The cost of transparency
A good status page strategy will create positive impacts, albeit costing time and money. But, the cost is negligible compared to not doing anything.
1) When service status is green, no one will pay attention. When a service’s status is yellow or red, everyone will – including your competition. And, while they might try to use that asset against you, the response is easy, just highlight your commitment to the customer.
2) Some will use the status page as a tool to complain. But, let’s be clear, if they don’t use your status page as a complaint tool, they will use something else far worse (e.g. Reddit, Twitter, etc.) The complaints that happen on social media, without a status page, are often more subjective, and that subjectivity can potentially build long-term negative sentiment.
3) Status page transparency can possibly expose internal challenges with the dev and ops teams. For example, a status page can paint a picture of some systemic problems internally, where one service regularly has issues over time but others do not. Or, customers can see that issues clearly correlate with releases. This could be a sign that something needs to be fixed with the team’s development and release process. Customer visibility has nothing to do with the severity of these long-term faults in your development team. Perhaps, being public will push the issue to address something that probably already should have been.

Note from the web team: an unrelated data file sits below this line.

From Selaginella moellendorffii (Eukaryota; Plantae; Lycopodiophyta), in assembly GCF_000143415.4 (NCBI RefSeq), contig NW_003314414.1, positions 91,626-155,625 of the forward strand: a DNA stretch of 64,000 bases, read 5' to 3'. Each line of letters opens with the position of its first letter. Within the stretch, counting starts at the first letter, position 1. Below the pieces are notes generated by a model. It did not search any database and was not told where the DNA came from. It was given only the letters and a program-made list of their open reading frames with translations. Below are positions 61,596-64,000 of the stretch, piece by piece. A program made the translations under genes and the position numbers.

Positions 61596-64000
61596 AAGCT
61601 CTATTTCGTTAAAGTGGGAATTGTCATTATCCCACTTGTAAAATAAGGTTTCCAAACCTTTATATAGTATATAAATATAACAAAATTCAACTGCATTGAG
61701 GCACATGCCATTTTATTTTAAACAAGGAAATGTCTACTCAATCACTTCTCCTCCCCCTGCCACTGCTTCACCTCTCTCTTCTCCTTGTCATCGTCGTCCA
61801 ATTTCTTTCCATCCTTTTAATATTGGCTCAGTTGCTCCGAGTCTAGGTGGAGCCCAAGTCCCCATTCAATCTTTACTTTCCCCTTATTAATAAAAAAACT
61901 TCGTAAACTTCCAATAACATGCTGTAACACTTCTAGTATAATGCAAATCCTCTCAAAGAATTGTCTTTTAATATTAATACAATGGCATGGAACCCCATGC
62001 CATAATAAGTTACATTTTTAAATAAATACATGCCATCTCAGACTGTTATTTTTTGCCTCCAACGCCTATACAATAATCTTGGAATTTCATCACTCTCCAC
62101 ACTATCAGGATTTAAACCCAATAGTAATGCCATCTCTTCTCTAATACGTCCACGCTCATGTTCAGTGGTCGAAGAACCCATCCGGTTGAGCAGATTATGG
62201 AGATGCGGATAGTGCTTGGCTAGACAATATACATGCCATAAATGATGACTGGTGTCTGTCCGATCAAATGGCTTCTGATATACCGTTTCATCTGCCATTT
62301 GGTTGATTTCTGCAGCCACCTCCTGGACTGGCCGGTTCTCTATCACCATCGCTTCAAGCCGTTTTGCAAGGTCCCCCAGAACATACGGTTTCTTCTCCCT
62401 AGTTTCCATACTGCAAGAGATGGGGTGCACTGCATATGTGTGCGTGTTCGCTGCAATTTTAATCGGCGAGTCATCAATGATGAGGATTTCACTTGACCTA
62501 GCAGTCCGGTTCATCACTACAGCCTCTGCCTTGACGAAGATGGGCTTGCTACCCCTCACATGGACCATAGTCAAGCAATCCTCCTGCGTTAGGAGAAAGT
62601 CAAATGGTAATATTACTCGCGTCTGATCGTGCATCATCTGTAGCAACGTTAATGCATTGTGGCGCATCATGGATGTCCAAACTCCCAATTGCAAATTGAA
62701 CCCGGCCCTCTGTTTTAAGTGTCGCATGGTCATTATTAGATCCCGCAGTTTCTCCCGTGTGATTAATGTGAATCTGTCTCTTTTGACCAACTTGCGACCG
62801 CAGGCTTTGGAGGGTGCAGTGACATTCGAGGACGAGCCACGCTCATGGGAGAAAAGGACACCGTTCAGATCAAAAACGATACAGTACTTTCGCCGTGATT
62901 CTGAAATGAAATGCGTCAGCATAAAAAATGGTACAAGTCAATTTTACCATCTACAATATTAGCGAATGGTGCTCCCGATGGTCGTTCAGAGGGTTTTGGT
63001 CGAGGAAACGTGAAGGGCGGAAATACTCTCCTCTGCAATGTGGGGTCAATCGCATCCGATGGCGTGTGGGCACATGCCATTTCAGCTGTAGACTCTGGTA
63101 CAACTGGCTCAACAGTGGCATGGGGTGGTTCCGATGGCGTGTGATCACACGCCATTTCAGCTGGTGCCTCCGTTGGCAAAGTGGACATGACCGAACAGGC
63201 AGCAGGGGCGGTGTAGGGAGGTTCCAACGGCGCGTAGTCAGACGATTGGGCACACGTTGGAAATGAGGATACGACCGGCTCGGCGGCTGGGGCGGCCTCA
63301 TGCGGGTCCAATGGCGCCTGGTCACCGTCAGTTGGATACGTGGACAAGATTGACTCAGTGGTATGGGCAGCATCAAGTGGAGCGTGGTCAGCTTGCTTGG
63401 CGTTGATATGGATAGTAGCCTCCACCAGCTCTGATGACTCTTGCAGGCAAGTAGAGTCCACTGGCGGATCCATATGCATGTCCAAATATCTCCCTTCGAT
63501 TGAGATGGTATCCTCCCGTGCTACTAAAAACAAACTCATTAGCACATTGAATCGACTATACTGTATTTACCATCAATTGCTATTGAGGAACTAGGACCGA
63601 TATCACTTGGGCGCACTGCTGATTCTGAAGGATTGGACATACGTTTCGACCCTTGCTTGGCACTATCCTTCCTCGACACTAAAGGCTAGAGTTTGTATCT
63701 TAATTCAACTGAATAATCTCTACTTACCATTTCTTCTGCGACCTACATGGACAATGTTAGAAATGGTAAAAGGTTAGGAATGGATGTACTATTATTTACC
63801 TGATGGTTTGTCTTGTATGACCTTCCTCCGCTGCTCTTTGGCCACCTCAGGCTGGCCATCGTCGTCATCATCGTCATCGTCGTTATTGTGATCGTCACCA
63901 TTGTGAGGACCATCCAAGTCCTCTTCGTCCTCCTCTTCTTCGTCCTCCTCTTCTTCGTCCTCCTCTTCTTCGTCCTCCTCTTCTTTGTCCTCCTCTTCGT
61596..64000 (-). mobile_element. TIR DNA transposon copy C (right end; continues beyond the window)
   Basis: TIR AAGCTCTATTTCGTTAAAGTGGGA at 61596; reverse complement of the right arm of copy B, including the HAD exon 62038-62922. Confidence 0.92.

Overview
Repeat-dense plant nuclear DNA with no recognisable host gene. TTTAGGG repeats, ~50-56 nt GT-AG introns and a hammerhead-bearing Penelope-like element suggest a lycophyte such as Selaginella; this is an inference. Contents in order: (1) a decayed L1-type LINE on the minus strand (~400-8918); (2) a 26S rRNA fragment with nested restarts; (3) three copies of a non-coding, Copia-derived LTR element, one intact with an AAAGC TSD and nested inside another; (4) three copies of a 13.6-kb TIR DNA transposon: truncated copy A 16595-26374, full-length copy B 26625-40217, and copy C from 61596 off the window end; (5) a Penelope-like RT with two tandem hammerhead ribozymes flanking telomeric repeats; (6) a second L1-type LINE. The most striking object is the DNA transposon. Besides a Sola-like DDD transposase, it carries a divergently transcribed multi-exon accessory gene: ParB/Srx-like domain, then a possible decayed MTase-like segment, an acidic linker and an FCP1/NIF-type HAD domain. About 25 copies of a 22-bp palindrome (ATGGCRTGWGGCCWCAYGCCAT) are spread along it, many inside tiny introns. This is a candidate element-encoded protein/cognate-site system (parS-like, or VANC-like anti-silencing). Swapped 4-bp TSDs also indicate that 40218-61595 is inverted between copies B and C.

Status pages can be a checklist item for most organizations. Those who leverage them to focus on the power of incident management and automation see huge gains in terms of customer satisfaction, transparency, and technical support cost-reduction.